New findings reveal a surprising role of the cerebellum in reward and social behaviours

on 22 January 2019
The brains little onion

Another role discovered about the brain's onion, the cerebellum, the onion-shaped structure at the lower back part of the brain. Previously its use was known for helping us to learn important motor skills, e.g. driving, a guitar, piano, or maybe darts but now there is more to add to its repertoire . . . 

Hypnotherapy, the perfect way to stimulate an overactive mind!

An important and interesting discovery but not one that should cause great amazement because the ventral tegmental area (VTA) is known to have projections to many important areas and regions of the brain and is the origin of the dopaminergic cell bodies that feed the 4 dopaminergic major dopamine pathways (mesocortical, mesolimbic, nigrostriatal and tuberoinfundibular), The last two are essentially the hypothalamospinal projections, which influences many endocrine functions (tuberoinfundibular) as well as motor connections (nigrostriatal) in the hypothalamus, basal ganglia, midbrain, brain stem and onwards to the spinal cord. Dopamine has long been associated with reward-like behaviours and when one considers the joy experienced when one learns to drive or makes that musical debut or that ecstatic 180 on a dartboard, the connection makes perfect sense! Relative to conditions like schizophrenia, dopamine has long been thought to play a partial role. This is a consequence of hyper/hypoactivity in several brain regions, all with connections to and from the VTA. Hyperactivity of dopamine transmission in the mesolimbic pathway and hypoactivity in the prefrontal cortex is part of the revised schizophrenia hypotheses. So it makes perfect sense that there would be connections within and across many brain areas and the cerebellum (the onion shapes structure at the lower back part of the brain). The cerebellum plays a major role in motor skills, eg. driving a car, playing an instrument, as well as connections to emotional systems for survival. The ability to make fine motor movements, threading a needle, sewing and the fine detail in art etc, is controlled, in large part, by the substantia nigra (part of the basal ganglia), pars compacta. The depletion of dopamine-producing cells here is what causes the jerky movements and stiffness in Parkinson's disease.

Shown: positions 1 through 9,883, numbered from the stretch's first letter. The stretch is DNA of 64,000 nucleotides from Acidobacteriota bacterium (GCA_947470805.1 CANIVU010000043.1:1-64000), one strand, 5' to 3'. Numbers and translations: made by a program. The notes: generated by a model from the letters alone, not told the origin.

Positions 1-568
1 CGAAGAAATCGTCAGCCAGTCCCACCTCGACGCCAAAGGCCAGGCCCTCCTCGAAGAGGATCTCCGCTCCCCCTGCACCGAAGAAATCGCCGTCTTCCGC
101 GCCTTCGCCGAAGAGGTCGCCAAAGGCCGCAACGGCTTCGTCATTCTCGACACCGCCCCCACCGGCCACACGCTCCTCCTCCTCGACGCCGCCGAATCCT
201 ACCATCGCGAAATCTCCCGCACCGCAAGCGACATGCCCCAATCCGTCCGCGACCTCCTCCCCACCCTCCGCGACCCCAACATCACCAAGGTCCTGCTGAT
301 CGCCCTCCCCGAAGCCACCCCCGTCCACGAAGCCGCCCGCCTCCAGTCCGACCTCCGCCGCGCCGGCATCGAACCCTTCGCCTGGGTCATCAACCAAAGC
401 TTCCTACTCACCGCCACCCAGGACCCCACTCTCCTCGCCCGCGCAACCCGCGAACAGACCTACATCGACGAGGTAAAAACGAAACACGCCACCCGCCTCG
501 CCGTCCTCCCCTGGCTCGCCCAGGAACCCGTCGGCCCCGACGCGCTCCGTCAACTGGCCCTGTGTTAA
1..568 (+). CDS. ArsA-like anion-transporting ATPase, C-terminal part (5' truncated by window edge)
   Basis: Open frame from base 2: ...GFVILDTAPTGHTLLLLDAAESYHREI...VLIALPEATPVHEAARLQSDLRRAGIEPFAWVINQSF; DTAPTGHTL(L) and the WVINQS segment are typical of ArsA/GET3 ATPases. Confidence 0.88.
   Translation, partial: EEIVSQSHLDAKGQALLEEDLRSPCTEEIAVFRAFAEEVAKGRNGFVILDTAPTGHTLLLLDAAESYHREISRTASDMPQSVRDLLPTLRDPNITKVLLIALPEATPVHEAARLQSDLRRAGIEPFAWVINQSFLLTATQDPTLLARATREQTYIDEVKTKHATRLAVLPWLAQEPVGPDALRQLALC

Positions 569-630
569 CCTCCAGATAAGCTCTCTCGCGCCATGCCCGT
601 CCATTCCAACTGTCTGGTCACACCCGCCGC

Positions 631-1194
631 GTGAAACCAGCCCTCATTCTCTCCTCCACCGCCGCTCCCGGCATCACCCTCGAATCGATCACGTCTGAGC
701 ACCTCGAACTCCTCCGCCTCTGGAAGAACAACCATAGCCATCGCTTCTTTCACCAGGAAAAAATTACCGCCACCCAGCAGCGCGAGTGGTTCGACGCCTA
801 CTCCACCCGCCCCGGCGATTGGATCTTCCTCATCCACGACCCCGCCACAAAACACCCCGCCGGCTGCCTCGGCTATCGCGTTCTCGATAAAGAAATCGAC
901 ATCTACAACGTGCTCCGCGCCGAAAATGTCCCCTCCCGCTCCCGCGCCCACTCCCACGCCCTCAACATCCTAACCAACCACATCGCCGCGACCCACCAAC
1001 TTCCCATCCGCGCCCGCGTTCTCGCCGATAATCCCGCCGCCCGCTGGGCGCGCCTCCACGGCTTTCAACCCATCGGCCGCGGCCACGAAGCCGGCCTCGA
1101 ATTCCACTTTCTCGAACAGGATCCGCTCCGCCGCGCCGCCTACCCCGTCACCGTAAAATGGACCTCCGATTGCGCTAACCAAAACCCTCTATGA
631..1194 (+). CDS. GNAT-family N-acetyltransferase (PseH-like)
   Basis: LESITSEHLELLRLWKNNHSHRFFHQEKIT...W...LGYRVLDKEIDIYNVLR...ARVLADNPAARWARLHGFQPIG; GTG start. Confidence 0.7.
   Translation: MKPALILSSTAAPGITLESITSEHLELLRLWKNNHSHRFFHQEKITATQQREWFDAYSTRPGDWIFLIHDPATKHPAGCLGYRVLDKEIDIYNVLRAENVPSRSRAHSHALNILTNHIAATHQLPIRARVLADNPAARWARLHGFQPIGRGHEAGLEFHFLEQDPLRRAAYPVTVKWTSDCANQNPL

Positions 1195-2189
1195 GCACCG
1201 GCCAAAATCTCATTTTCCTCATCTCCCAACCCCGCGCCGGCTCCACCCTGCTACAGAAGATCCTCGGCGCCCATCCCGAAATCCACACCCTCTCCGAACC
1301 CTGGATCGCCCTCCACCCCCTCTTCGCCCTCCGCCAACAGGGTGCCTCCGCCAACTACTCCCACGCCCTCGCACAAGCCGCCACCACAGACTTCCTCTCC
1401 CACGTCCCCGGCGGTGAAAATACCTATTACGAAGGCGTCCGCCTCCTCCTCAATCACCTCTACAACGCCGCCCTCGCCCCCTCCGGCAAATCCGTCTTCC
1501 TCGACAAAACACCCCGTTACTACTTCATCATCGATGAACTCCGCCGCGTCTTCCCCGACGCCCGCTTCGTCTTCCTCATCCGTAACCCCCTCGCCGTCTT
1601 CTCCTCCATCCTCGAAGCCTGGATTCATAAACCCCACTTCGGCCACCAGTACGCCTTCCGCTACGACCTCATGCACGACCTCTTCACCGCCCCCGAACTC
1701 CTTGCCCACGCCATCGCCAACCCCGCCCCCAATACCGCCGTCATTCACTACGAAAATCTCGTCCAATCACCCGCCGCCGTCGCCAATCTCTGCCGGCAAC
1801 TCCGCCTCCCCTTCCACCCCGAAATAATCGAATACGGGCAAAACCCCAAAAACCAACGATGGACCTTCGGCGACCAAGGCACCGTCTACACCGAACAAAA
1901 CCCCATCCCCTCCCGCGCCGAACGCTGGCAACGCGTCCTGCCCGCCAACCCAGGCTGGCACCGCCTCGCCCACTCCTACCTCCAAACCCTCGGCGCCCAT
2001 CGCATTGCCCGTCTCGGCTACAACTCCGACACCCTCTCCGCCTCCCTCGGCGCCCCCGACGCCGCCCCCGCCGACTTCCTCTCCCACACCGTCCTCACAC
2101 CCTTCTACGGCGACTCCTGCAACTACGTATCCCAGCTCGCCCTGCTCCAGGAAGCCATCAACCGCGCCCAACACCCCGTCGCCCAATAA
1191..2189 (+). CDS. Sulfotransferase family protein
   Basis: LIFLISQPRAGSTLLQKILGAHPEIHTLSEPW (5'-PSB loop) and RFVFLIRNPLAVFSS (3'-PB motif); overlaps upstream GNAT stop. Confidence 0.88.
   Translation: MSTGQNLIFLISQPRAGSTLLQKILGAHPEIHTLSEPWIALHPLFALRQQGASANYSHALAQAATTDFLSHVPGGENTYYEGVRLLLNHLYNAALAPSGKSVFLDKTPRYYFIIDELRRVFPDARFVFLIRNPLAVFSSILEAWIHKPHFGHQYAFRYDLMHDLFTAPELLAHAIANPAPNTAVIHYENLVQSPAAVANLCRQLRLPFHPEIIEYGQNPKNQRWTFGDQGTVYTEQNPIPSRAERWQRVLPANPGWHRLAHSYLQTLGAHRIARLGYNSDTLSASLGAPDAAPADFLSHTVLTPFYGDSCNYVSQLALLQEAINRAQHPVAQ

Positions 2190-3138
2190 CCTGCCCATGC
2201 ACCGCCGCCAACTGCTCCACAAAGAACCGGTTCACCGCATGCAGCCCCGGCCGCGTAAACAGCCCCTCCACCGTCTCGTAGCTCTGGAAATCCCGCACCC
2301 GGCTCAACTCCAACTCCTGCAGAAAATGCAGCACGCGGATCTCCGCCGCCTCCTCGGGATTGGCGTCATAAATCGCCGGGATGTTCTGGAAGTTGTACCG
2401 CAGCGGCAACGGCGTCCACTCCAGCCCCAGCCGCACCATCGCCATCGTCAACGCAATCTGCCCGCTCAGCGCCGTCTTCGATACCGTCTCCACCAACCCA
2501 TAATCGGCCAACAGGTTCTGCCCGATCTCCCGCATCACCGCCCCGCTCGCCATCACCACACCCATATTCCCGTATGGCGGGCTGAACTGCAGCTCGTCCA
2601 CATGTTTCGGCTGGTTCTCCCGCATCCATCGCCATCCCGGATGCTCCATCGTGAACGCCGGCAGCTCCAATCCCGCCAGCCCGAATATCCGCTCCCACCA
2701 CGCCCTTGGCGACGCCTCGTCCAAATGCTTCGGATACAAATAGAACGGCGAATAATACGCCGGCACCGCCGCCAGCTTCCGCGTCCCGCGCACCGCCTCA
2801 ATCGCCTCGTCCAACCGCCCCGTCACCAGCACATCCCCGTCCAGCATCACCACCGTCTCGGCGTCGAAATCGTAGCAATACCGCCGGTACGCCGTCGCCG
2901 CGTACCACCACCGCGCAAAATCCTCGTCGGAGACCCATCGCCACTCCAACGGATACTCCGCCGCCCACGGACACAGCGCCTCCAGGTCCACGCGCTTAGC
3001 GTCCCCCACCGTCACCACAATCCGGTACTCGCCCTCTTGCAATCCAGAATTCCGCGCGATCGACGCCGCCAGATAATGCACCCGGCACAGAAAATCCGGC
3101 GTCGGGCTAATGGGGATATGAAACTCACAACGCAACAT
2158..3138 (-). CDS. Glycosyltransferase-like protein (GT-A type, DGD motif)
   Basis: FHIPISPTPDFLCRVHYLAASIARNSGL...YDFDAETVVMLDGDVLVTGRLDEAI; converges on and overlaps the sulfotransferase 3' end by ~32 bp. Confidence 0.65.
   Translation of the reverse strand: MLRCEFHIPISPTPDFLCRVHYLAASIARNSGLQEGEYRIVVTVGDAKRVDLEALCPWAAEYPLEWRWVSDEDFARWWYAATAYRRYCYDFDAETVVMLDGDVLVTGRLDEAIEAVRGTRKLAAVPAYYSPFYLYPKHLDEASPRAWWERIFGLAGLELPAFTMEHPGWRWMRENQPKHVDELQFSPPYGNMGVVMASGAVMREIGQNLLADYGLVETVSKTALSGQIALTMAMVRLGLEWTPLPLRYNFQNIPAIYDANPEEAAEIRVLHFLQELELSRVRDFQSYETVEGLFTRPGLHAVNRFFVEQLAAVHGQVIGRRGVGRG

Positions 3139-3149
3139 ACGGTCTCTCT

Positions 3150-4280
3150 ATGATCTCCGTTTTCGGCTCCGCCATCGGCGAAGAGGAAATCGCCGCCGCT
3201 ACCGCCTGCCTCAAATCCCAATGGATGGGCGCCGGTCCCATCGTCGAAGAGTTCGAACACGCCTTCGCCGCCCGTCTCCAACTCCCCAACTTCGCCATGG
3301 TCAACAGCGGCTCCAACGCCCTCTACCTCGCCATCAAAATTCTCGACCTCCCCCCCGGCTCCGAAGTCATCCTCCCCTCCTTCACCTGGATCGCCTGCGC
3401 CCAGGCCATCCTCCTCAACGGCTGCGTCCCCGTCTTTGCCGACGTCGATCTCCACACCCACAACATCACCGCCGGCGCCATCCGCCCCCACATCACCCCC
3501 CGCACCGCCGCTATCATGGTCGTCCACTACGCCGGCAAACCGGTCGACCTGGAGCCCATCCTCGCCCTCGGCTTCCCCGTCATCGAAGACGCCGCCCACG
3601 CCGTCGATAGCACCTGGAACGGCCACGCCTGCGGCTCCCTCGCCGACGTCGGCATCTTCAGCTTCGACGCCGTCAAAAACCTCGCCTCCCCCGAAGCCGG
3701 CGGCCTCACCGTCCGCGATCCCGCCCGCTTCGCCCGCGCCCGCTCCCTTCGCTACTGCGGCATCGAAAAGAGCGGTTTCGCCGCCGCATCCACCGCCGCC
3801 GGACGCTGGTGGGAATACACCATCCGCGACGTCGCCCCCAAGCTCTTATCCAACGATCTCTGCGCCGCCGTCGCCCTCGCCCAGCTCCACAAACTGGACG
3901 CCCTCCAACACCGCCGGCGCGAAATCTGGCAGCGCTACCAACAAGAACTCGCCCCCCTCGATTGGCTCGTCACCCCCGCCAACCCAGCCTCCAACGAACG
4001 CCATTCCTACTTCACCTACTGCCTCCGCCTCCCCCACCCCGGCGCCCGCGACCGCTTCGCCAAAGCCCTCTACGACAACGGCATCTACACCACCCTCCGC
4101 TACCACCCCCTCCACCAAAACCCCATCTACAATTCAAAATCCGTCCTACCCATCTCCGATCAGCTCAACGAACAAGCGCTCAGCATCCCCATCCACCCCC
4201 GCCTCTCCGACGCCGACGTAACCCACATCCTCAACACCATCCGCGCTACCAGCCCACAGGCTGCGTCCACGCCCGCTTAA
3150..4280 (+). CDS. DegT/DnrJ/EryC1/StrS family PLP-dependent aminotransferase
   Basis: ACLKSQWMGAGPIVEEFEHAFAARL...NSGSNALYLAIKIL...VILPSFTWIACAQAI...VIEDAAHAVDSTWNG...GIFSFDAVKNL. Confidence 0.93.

Ways in which hypnotherapy can help patients with schizophrenia and Parkinson's is by helping them regulate the stress response and, generally helping them becoming more relaxed. These are not cures for either condition, so medication will still play a primary and major role. Hypnotherapy merely helps them to develop a more peaceful and relaxed approach to life and that is a good thing. During hypnosis, it is quite common to see a Parkinson's patient become totally relaxed and calm, both in their limbs and mind. For schizophrenia patients often report less paranoia and more reality directed focus; meaning they feel more relaxed and experience less hallucinatory behaviour. The obvious caveat being, that this is in addition to their medication and not a replacement of it. Hypnotherapy is an adjunct and complementary therapy to these, and many other, conditions. Obviously, hypnotherapy is just as efficacious in any condition where anxiety, stress and uncertainty play a role. And any condition that a client seeks help with, will have elements of anxiety-provoking behaviours and the accompanying thoughts that go with them.